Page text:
diplomatic disagreements

Senate Foreign Relations advances Nides nomination; Cruz, Hagerty, Rubio vote no

Cruz also asked that a vote on State Department nominee Barbara Leaf be delayed until the committee meeting

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Sen. Ted Cruz (R-TX) speaks during a Senate Judiciary Committee hearing to examine Texas's abortion law on Capitol Hill on September 29, 2021 in Washington, DC.

The Senate Foreign Relations Committee voted overwhelmingly on Tuesday to approve former Deputy Secretary of State Tom Nides’s nomination to be U.S. ambassador to Israel, with just three senators — Ted Cruz (R-TX), Bill Hagerty (R-TN) and Marco Rubio (R-FL) — voting no.

The Nides nomination was advanced to the full Senate as part of a block of more than 30 other nominations, including former Sen. Tom Udall (D-NM), the nominee to be ambassador to New Zealand; Laura Holgate, the nominee to be the U.S. representative to the International Atomic Energy Agency; and former Sen. Jeff Flake (R-AZ), the nominee to be ambassador to Turkey. 

The committee was also set to vote on Barbara Leaf’s nomination to be assistant secretary of State for Near Eastern affairs, but Cruz asked that a committee vote on Leaf be delayed until the committee’s next meeting. Leaf is currently the National Security Council’s senior director for the Middle East.

Cruz told Jewish Insider Tuesday afternoon that he voted against Nides because he disagrees with the Biden administration’s Israel policy.

“The Biden administration in 10 months has significantly undermined Israel, including in particular their move to try to open a Palestinian consulate in Jerusalem, which is designed to elevate Palestinian claims of sovereignty to Jerusalem and undermine Israel’s claims of sovereignty. And Nides is who they’ve picked to [execute their policy],” Cruz said. 

During the hearing, Nides expressed his support for reopening the consulate.

Cruz also accused the Biden administration of failing to adequately support the Abraham Accords, the 2020 agreements that normalized relations between Israel and several Arab states. 

Nides vocally supported the Abraham Accords during his confirmation hearing, during which Cruz asked no questions.

In a statement to JI, Hagerty spokesperson Judd Deere likewise cited the consulate issue as a major factor in the senator’s decision to vote against Nides.

“When the Trump Administration fully and faithfully implemented the Jerusalem Embassy Act of 1995, it rightly recognized Jerusalem as the eternal and undivided capital of the State of Israel,” Deere said. “Senator Hagerty believes that President Biden’s plan to reopen a U.S. consulate for the Palestinians in Jerusalem would undermine this recognition, and is opposed by the Government of Israel, so he could not support a nominee to be U.S. Ambassador to Israel who will not stand with Israel on this central issue.”

Hagerty’s vote appears at odds with his largely positive comments about Nides on the day of his confirmation hearing. 

Hagerty told JI at the time, “I was pleased with [him] on the whole. I thought he handled himself well in the [hearing],” but declined to say how he would vote until Nides answered his written follow-up questions. 

Even though Nides’s nomination has advanced out of the committee process, he’s unlikely to be confirmed in the near future. Cruz is blocking quick confirmation of a raft of Biden State Department nominees in an attempt to force the administration to enforce sanctions on the Nord Stream 2 pipeline, and indicated he might continue that practice with the latest batch of nominees. He said on Tuesday that he would make an exception for Udall and Flake “out of senatorial courtesy.”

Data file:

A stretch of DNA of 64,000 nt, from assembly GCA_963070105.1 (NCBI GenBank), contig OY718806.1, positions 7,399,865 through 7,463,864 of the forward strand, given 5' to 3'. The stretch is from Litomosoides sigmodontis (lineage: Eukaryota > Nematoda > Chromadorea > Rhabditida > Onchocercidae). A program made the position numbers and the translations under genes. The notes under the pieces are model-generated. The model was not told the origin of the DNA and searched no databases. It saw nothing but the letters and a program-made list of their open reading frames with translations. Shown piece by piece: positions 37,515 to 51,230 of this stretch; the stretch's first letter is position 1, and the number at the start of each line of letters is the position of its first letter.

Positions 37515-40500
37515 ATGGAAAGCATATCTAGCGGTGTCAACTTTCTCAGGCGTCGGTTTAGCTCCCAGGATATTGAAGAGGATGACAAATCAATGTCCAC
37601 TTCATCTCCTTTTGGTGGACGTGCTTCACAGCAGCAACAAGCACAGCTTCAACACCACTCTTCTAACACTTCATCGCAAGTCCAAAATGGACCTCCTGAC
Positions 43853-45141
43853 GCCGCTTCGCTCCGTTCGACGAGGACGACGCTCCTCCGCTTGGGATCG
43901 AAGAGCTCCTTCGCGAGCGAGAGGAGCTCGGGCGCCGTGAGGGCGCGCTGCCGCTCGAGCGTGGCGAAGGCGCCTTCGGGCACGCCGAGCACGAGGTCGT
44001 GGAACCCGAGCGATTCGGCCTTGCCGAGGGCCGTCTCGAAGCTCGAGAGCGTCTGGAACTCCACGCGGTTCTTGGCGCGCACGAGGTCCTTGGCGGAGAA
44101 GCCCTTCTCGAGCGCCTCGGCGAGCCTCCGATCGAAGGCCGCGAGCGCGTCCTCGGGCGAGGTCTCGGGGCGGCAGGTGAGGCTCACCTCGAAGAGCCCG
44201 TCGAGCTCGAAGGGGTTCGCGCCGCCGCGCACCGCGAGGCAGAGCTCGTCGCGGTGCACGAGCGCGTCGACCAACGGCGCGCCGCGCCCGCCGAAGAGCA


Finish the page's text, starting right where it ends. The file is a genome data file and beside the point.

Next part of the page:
Cruz reportedly told colleagues that he asked that Leaf’s nomination be held on Tuesday because he felt she had falsely answered or failed to adequately answer his written questions. 

Asked about the move Tuesday afternoon, he told JI that he would have more details to offer on Wednesday.

According to a memo from Cruz’s office, in her answers to Cruz, Leaf said, “There have been no… arrangements, deals, or agreements contemplated to reduce pressure on Iran.” Cruz’s office contended that answer is untrue, citing news reports about discussions of a potential alternative agreement to the 2015 Joint Comprehensive Plan of Action or a series of incremental steps back toward the agreement.

Cruz also asked that Leaf provide documentation related to alleged internal State Department guidance instructing officials not to use the term “Abraham Accords.” According to the Cruz memo, Leaf said that, as a nominee and not a current member of the State Department, she was “not in a position” to provide these documents, as is long-running State Department practice.

Secretary of State Tony Blinken denied earlier this year that he had issued or supported any such guidance. 

The Texas senator also asked Leaf for details about the State Department’s decision to withhold $130 million in aid to Egypt over human rights concerns, including the government’s dropping of criminal charges against 16 individuals and/or releasing them from prison. 

Cruz asked for details about the individuals and their possible affiliations with “groups that promote Islamist ideologies, distribute antisemitic materials or distribute political disinformation.” Cruz’s office claimed that Leaf’s responses did not substantively answer these questions.